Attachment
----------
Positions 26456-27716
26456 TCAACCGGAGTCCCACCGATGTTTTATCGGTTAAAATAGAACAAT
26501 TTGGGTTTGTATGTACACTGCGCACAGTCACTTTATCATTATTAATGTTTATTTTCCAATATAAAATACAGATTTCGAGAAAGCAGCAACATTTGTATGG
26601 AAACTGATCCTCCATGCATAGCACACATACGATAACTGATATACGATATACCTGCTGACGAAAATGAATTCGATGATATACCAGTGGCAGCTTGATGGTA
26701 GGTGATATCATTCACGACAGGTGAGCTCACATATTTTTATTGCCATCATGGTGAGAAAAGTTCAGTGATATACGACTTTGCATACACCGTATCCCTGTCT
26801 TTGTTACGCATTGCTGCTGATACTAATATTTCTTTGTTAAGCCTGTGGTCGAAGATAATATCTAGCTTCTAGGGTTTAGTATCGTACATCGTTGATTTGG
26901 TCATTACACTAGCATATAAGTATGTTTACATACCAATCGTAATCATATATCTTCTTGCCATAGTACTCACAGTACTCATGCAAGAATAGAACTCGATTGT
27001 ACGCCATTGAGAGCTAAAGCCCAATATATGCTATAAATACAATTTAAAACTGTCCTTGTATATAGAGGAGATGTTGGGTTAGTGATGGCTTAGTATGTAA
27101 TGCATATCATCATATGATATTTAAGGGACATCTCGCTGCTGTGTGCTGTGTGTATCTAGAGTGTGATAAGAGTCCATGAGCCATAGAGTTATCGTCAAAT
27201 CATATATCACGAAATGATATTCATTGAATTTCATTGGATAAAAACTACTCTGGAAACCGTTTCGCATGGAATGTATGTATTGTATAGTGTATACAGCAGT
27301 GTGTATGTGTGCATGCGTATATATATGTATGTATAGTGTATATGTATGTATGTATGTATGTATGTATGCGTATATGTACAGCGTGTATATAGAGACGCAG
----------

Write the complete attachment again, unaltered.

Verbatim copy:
Positions 26456-27716
26456 TCAACCGGAGTCCCACCGATGTTTTATCGGTTAAAATAGAACAAT
26501 TTGGGTTTGTATGTACACTGCGCACAGTCACTTTATCATTATTAATGTTTATTTTCCAATATAAAATACAGATTTCGAGAAAGCAGCAACATTTGTATGG
26601 AAACTGATCCTCCATGCATAGCACACATACGATAACTGATATACGATATACCTGCTGACGAAAATGAATTCGATGATATACCAGTGGCAGCTTGATGGTA
26701 GGTGATATCATTCACGACAGGTGAGCTCACATATTTTTATTGCCATCATGGTGAGAAAAGTTCAGTGATATACGACTTTGCATACACCGTATCCCTGTCT
26801 TTGTTACGCATTGCTGCTGATACTAATATTTCTTTGTTAAGCCTGTGGTCGAAGATAATATCTAGCTTCTAGGGTTTAGTATCGTACATCGTTGATTTGG
26901 TCATTACACTAGCATATAAGTATGTTTACATACCAATCGTAATCATATATCTTCTTGCCATAGTACTCACAGTACTCATGCAAGAATAGAACTCGATTGT
27001 ACGCCATTGAGAGCTAAAGCCCAATATATGCTATAAATACAATTTAAAACTGTCCTTGTATATAGAGGAGATGTTGGGTTAGTGATGGCTTAGTATGTAA
27101 TGCATATCATCATATGATATTTAAGGGACATCTCGCTGCTGTGTGCTGTGTGTATCTAGAGTGTGATAAGAGTCCATGAGCCATAGAGTTATCGTCAAAT
27201 CATATATCACGAAATGATATTCATTGAATTTCATTGGATAAAAACTACTCTGGAAACCGTTTCGCATGGAATGTATGTATTGTATAGTGTATACAGCAGT
27301 GTGTATGTGTGCATGCGTATATATATGTATGTATAGTGTATATGTATGTATGTATGTATGTATGTATGCGTATATGTACAGCGTGTATATAGAGACGCAG